Alternatively you can use shoe cream in a matching colour or, when treating light furniture, even use Vaseline.

 #3 Rejuvenate, feed & polish

After carrying out any repairs, it’s time to refresh the furniture. Old wooden furniture that hasn’t been taken care of can be quite dry and really thirsty. How to treat the furniture will depend on the type of wood and how it’s been treated in the past (varnished, oiled, waxed, etc.).

How To Restore Wooden Furniture

Because of the quick and refreshed look that polishes can achieve, they are a popular choice, but are something you should be wary of using. You should also avoid polishes with silicon oils or other mineral oils, as these penetrate the wood and can’t be removed, therefore making any future surface restorations impossible. You should also only use products that are specifically designed for your type of wood. Otherwise, if you’re working on a proper antique, you could do more harm than good!

How To Restore Wooden Furniture

We decided to use a wood oil to treat the cupboard. Oil is great, as it penetrates the wood and permanently protects the surface from dirt and moisture. Oil is also great, as it doesn’t close the pores of the wood which means that it can still breathe.

Considering the little cupboard (it’s actually a record cupboard) didn’t look too bad to start with, we were really surprised at what a massive difference a bit of cleaning and polishing made.

How To Restore Wooden Furniture

It’s hard to capture how big difference it actually is. The colour of the wood has changed slightly and is much more vibrant than before. The natural texture and grain of the wood is also much more visible now.

How To Restore Wooden Furniture

Do you love to shop at flea markets and antique fairs, too? Have you recently restored a piece of furniture?

Lighting The Way

Last week when we shared our new look dining room and kitchen with you, you may have also noticed a new little addition to the room.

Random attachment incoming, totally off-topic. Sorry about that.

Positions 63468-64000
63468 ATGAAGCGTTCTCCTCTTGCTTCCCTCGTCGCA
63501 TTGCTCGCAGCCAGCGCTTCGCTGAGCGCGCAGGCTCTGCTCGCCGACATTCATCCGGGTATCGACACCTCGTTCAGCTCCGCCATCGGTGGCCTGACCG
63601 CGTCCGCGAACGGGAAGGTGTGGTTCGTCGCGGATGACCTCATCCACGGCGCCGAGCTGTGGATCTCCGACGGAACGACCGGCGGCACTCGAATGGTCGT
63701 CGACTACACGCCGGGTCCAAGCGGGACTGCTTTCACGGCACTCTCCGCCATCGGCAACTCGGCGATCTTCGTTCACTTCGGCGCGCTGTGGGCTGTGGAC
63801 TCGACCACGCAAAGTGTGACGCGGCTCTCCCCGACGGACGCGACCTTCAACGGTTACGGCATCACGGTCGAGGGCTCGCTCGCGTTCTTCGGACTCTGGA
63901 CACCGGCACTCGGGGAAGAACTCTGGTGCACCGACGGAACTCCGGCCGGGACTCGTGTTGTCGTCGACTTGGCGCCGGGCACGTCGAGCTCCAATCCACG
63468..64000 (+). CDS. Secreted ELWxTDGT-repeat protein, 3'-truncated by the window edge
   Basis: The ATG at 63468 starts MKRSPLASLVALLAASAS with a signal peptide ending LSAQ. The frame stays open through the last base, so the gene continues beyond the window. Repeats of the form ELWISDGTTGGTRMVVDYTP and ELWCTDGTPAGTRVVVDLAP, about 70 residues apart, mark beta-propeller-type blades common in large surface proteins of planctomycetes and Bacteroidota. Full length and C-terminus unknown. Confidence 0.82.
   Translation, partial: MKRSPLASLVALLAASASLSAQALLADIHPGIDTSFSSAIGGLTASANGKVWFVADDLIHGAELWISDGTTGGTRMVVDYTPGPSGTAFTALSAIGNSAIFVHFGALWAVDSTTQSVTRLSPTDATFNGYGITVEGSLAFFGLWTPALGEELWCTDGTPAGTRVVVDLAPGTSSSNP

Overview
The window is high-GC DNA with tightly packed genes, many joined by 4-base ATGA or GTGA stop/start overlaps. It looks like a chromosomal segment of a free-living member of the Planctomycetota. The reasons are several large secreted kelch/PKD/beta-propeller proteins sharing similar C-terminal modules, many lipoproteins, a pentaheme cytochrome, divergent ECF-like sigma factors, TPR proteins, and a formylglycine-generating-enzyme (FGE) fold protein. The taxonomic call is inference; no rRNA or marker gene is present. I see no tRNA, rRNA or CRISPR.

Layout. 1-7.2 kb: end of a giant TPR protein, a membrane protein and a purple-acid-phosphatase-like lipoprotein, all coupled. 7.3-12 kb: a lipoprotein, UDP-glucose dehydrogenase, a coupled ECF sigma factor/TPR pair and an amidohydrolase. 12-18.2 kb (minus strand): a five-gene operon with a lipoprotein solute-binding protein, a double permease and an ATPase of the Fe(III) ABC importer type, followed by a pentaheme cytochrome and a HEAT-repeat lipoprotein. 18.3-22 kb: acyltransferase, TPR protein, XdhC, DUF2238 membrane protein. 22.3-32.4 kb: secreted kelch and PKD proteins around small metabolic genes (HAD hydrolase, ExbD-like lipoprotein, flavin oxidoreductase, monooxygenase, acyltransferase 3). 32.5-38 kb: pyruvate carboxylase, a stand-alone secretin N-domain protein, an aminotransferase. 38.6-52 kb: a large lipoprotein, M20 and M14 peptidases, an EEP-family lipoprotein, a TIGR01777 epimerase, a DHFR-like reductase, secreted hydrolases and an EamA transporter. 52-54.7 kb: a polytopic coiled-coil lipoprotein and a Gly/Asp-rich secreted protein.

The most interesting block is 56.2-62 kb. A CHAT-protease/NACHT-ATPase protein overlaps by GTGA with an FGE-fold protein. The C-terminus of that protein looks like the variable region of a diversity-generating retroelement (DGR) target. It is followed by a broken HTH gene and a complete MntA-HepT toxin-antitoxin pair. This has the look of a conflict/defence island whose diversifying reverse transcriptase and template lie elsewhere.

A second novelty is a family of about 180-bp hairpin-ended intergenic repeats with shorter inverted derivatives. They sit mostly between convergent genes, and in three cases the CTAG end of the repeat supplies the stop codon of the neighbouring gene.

We have light!

Made.com Brooklyn Floor Lamp

It may sound weird to get so excited about having a new lamp, but having not had proper light in the room for a while, makes you really appreciate the ease of just flicking a switch and instantly being able to see what you’re doing!

Made.com Brooklyn Floor Lamp

We’ve always loved the classic Anglepoise lamp, but at around £2000 for the giant version, it’s just way out of budget. This beauty on the other hand is the Brooklyn giant floor lamp from Made.com (it’s also available in silver and black) and at only £99 an absolute bargain.

The base is really heavy, so the lamp stays really stable even when adjusting it and it is perfect lighting for cuddling up on the sofa and reading a book or writing our next blog posts.

Made.com Brooklyn Floor Lamp

Unlike the classic Anglepoise where you can swivel the head in all directions, on this lamp you can only swivel up and down. Whilst it would be great to be able to swivel it all around, it’s really not a major issue and considering it’s about £1900 cheaper than its counterpart, it’s definitely a feature that we’re happy to skip.

Made.com Brooklyn Floor Lamp

With all of the building work and most of our budget always being spent on really unexciting jobs like plastering, plumbing and roofing, it’s really to be able to treat ourselves to something fun and pretty for a change.

Do you love our new lamp as much as we do? Have you treated yourself to anything pretty lately?

*We weren’t compensated for this review, we just truly love this lamp! On the rare occasions that we do share a product review we always post our honest opinions.

The Results Are In!

A few weeks ago, we held our very first reader survey. Thank you so much to everyone that took part! It was so much fun reading your answers and advice and we hope to be able to improve a few things in our virtual home.

Survey Results

Thanks again so much for taking part!